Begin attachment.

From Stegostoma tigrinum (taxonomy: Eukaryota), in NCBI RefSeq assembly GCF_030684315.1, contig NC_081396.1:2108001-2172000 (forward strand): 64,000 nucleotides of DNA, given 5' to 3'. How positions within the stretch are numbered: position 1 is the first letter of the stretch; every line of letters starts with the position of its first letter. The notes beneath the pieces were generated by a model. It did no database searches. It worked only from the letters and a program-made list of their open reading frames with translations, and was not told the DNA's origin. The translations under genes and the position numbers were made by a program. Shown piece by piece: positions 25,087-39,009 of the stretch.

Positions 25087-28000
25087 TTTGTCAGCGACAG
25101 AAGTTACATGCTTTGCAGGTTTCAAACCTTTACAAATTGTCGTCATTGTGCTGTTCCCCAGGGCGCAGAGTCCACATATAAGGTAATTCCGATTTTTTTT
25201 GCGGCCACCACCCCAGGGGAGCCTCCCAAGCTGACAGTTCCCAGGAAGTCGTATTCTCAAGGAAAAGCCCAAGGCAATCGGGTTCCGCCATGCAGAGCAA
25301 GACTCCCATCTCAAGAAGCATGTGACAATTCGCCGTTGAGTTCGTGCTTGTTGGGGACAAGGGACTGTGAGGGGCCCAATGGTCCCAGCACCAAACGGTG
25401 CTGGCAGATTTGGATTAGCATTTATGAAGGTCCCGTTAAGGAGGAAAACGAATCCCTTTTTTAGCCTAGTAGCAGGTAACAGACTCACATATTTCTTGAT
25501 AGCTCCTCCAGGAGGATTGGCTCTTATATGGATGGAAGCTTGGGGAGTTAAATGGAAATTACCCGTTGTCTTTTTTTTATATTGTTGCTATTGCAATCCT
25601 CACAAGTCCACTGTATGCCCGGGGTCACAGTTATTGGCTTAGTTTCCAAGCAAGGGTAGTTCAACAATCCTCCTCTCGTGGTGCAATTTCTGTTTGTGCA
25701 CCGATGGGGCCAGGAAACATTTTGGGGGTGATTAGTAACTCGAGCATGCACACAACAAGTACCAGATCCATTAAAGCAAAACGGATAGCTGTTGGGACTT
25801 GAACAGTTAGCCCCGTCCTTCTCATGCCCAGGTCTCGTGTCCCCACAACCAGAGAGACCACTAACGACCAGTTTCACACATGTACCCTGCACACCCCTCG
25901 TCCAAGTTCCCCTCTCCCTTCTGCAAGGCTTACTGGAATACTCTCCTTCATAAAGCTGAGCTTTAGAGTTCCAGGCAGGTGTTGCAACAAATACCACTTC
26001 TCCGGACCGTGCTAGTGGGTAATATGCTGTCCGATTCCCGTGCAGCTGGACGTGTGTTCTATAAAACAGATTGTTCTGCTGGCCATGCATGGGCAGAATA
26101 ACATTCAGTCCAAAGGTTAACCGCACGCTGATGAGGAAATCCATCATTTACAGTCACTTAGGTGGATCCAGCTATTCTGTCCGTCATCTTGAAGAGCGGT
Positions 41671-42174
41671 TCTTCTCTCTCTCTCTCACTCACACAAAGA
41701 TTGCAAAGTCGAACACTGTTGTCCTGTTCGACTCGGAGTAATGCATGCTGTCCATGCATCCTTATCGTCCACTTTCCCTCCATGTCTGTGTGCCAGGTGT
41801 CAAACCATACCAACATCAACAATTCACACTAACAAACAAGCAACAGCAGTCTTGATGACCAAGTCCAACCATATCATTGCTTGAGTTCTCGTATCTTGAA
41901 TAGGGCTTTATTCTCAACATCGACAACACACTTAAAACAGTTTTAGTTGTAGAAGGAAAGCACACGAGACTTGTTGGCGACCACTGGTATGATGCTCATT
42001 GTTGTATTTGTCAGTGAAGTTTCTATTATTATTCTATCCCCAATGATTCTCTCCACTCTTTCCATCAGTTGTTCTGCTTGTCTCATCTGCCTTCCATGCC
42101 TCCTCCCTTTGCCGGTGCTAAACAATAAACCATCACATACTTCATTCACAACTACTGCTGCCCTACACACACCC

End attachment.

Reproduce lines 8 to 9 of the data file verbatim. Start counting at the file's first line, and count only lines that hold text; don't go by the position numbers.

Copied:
25501 AGCTCCTCCAGGAGGATTGGCTCTTATATGGATGGAAGCTTGGGGAGTTAAATGGAAATTACCCGTTGTCTTTTTTTTATATTGTTGCTATTGCAATCCT
25601 CACAAGTCCACTGTATGCCCGGGGTCACAGTTATTGGCTTAGTTTCCAAGCAAGGGTAGTTCAACAATCCTCCTCTCGTGGTGCAATTTCTGTTTGTGCA